Will the Taliban Keep Their Promises?

Will the Taliban Keep Their Promises?

Defending his decision to withdraw American forces from Afghanistan President Joe Biden said Tuesday he was making good on his election campaign promise to end America’s long-running war in the central Asian country. Afghans — and the world — are now watching nervously to see if the Taliban will keep their word and tread a more moderate path than they did the last time they held power from 1996 to 2001.
Or will they return to imposing their harsh interpretation of sharia law on a country that’s changed in the past two decades, forcing women to cover themselves from head to foot and preventing them from venturing outside unless accompanied by a male relative?
Will they prohibit teenage girls from attending schools? Will they shutter cinemas and ban music and TV? Will there be public lashings and executions again for those who offend the Taliban’s sharia?
During diplomatic talks in Qatar this year and last, Taliban leaders gave assurances that women would enjoy equal rights in accordance with what was granted by Islam, including being able to work and receive education. They also gave the impression they have become more moderate and that they are ready to be more inclusive and to protect minority rights.
But the thousands mobbing Kabul airport hoping to gain a place on evacuation flights, clearly aren’t persuaded by Taliban assurances — and neither are many Afghan exiles, who remain skeptical and deeply alarmed by what Taliban rule will mean in practice, especially for women and girls. They say that victory after 20 years of fighting will be seen by the Taliban as vindication of their austere cause.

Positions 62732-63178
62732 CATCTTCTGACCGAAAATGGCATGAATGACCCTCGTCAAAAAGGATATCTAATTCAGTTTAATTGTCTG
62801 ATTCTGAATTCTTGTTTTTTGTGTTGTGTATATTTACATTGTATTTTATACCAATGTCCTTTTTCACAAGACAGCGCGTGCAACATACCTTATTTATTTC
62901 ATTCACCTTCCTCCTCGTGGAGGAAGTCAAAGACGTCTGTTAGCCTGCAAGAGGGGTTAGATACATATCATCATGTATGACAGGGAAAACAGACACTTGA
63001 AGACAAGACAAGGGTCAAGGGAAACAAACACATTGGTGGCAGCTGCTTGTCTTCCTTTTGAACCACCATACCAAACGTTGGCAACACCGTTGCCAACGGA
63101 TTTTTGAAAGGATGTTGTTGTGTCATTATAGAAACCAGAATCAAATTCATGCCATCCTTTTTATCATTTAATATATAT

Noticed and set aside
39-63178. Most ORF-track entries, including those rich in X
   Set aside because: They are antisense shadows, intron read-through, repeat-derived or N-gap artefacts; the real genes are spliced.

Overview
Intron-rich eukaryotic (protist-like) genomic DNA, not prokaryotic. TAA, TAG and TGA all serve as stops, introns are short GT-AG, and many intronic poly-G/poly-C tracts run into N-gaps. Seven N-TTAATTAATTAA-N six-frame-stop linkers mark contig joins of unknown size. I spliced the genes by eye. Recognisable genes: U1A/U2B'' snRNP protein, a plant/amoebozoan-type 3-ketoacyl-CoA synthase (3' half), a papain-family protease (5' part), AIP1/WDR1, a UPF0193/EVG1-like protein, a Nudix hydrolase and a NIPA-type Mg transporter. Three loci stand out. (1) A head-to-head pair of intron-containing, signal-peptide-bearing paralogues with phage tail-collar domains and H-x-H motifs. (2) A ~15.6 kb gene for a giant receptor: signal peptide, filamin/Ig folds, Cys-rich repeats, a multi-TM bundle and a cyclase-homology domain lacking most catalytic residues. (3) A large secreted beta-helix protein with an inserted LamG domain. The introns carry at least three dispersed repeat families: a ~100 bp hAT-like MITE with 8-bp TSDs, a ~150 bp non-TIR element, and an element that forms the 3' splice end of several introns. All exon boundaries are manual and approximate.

They include Khaled Hosseini, author of the international bestseller Kite Runner, who remains deeply skeptical. On Sunday, he retweeted some images of the Taliban parading alleged thieves with their faces blackened: “Some say the Taliban have changed. This is Herat, yesterday. These images might as well have been taken in 1997,” he wrote.

So far, the picture that’s emerging is mixed. In Kabul, newly arrived Kalashnikov-wielding Taliban fighters are seemingly friendly, some nervous locals say, and are contenting themselves with parading city streets in beaten-up trucks. They have been taking selfies and refraining from firing their AK47s in the air, known as ‘happy fire,’ to celebrate their victory. The Taliban have urged Afghans to remain and not to leave the country out of fear, saying in a statement, “No one’s life, property and dignity will be harmed and the lives of the citizens of Kabul will not be at risk.”